Titles are given to Jesus such as Christ and Immanuel and Lord. But I know not of any place where he is given - by the Father - the name 'Father'.

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  • 1
    It looks as if the departure from the Textus Receptus is one for the worse. In so many cases of alteration, omission, and addition, what is so often being presented is a Greek text that is weaker in the area of the Deity of Christ and (even more particularly and subtly) is weaker in matters of the relationship of Father and Son.
    – Anne
    Aug 6 at 5:49
  • I couldn't have said that better than you have put it, @Anne
    – Nigel J
    Aug 6 at 8:58
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As pointed out by Polyhat, the original Greek verse is ambiguous. Even the English NWT is somewhat ambiguous:

Holy Father, watch over them on account of your own name

Pause here with a coma. It read likes "Holy Father, watch over them with your own name".

which you have given me, in order that they may be one just as we are one.

The name which you have given me.

However, you're right in that it is more natural to parse it like this:

Holy Father, watch over them

on account of your own name which you have given me,

in order that they may be one just as we are one.

So there are two possible parse trees for two different meanings.

NIV makes it unambiguous with a comma:

Holy Father, protect them by the power of your name**,** [coma]
the name you gave me, so that they may be one as we are one.

At https://biblehub.com/john/17-11.htm, 13 out of 27 versions use a comma after "name" to disambiguate.

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On John 17:11, I believe the KJV is God's Word and the greek is what it says. Other versions and Hort falsify the KJV and Hort is used by the ASV, RSV, NASV, and most other alternative versions. They change verses willy nilly to support 'man's free will' -- as Romans 3:22 "faith of Christ" changed to "faith in Christ" to support Arminian free williness (of the devil).

So our verse stands as the KJV has it! The verse reads "Holy Father, keep through thine own name those thou hast given me..." It says plainly "through thine 'God's' own name 'those' disciples thou hast given to Christ"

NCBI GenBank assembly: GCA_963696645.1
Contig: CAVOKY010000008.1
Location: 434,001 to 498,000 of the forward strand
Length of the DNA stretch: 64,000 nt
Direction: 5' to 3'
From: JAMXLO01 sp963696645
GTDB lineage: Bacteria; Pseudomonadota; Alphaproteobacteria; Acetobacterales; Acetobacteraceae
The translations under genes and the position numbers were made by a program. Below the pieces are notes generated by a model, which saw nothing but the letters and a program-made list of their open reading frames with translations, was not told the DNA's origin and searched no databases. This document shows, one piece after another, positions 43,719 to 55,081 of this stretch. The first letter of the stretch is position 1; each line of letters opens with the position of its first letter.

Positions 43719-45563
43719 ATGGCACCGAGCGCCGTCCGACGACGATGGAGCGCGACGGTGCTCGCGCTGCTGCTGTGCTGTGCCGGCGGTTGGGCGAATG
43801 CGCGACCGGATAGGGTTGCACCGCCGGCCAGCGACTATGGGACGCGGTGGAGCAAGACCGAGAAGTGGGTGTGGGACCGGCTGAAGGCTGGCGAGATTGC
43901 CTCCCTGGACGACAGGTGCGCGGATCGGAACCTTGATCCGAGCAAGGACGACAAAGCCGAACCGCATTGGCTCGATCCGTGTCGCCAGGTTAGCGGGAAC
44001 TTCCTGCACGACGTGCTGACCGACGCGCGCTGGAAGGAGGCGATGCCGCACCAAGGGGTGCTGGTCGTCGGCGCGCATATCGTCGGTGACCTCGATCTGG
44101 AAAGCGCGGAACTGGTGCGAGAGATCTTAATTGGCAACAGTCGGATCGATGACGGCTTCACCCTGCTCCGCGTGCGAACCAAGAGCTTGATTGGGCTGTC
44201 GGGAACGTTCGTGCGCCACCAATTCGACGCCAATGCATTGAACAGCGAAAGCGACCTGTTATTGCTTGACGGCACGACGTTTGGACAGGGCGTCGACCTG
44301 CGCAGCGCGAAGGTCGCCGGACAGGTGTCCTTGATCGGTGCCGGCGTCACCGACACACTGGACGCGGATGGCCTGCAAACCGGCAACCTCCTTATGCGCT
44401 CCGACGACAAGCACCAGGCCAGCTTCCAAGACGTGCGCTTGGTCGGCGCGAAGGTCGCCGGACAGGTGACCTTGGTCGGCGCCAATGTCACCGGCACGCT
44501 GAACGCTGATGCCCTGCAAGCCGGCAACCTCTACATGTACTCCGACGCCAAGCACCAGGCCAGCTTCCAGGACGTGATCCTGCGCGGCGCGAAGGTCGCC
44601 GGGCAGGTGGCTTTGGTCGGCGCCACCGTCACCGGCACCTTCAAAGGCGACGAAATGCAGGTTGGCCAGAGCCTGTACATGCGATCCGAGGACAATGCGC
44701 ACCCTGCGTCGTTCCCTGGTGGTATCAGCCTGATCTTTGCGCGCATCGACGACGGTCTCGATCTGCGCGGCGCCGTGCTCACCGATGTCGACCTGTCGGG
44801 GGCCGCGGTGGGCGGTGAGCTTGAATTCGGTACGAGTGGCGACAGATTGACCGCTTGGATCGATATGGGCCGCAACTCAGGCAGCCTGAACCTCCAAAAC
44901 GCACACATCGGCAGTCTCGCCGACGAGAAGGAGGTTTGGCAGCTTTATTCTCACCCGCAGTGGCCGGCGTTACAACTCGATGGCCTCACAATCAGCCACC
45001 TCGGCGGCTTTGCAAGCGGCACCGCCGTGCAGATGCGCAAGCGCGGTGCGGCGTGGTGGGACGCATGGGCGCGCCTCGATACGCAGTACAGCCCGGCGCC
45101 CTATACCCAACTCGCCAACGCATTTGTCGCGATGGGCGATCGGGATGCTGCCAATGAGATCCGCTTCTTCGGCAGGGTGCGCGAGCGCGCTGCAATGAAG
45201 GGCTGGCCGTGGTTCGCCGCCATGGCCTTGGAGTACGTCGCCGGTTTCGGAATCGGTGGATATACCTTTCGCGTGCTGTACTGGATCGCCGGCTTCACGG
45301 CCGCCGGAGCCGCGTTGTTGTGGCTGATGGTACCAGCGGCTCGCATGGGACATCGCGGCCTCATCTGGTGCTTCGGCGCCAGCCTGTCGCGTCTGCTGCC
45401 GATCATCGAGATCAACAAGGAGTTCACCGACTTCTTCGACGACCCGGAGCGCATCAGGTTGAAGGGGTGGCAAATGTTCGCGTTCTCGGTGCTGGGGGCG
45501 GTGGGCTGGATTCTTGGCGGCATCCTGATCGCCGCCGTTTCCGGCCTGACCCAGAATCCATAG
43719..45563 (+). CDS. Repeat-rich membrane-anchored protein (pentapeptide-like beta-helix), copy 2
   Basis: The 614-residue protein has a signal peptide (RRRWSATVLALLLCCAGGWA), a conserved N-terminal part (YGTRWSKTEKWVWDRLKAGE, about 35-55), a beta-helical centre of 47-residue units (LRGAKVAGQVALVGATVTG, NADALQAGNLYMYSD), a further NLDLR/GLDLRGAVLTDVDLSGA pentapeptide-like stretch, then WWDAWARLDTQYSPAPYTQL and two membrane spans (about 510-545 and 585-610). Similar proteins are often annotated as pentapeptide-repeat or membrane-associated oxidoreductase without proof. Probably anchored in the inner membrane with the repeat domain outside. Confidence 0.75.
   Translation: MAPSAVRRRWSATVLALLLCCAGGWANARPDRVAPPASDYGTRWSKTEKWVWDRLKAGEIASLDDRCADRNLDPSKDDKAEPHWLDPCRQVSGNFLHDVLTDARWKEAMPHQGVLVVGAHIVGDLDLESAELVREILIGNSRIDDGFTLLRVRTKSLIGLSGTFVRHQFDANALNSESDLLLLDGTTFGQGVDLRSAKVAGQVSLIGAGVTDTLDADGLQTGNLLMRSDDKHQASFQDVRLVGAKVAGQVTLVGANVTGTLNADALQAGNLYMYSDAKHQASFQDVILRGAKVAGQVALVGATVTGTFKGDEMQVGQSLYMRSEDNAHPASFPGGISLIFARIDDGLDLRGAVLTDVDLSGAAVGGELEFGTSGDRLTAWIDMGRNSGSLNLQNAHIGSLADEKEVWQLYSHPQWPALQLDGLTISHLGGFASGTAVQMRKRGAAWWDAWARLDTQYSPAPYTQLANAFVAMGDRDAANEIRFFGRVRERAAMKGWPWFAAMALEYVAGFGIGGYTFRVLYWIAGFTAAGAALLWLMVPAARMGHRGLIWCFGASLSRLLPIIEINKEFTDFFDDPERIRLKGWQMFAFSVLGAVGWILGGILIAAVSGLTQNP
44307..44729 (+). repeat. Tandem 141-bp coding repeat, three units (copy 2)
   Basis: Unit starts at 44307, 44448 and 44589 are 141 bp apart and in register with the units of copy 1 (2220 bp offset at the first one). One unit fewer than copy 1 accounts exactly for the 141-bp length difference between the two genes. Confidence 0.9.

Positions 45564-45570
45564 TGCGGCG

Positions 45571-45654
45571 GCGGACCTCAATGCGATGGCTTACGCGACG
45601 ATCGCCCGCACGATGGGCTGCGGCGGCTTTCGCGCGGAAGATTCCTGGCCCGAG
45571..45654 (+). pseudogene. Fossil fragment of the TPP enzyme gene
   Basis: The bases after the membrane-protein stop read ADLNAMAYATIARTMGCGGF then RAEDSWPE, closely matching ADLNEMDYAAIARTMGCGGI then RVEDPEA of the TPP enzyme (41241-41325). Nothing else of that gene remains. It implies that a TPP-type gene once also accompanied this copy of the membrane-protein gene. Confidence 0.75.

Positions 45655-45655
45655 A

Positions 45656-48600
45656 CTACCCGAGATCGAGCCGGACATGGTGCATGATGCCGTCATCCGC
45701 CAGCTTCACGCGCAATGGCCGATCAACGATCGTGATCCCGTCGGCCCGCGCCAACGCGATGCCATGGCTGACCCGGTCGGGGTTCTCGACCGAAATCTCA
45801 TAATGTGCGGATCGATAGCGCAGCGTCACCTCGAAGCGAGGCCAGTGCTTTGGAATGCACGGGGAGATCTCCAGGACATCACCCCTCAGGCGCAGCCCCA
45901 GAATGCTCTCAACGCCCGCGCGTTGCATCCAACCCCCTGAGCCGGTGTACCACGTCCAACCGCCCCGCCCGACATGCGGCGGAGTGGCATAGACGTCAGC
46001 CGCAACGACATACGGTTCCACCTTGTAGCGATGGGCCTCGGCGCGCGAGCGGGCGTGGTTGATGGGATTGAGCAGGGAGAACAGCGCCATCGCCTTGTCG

So, the KJV is absolutely right. Read it slowly. THE KJV IS GOD'S WORD absolutely Ron Johnson

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    – agarza
    Aug 6 at 1:03
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To illustrate the problem via an English example:

"It was the one who wrote the book that united the people."

Does "that" refer to "book" or to "the one"? Is it the person who united the people or was it the book that the person had written which united them?

It is impossible to know for sure. The antecedent for "that" is unclear because the word "that" can apply to a person or to a thing (in this case a book). Further, in this case there are two separate dependent clauses, and it is common for English to interchange "that" for "who" if the "who" is otherwise repetitious.

In Greek, however, the relative pronoun doesn't even vary in this manner. It would be like always using "that" for a person or a thing. The antecedent of the relative pronoun in John 17:11 upon which the translation hinges, and differs so widely in meaning from one translation to the next, is likewise ambiguous. It can be understood to refer to the name or to the people (them).

Depending on how the reader interprets, the meaning in this case can seem rather different.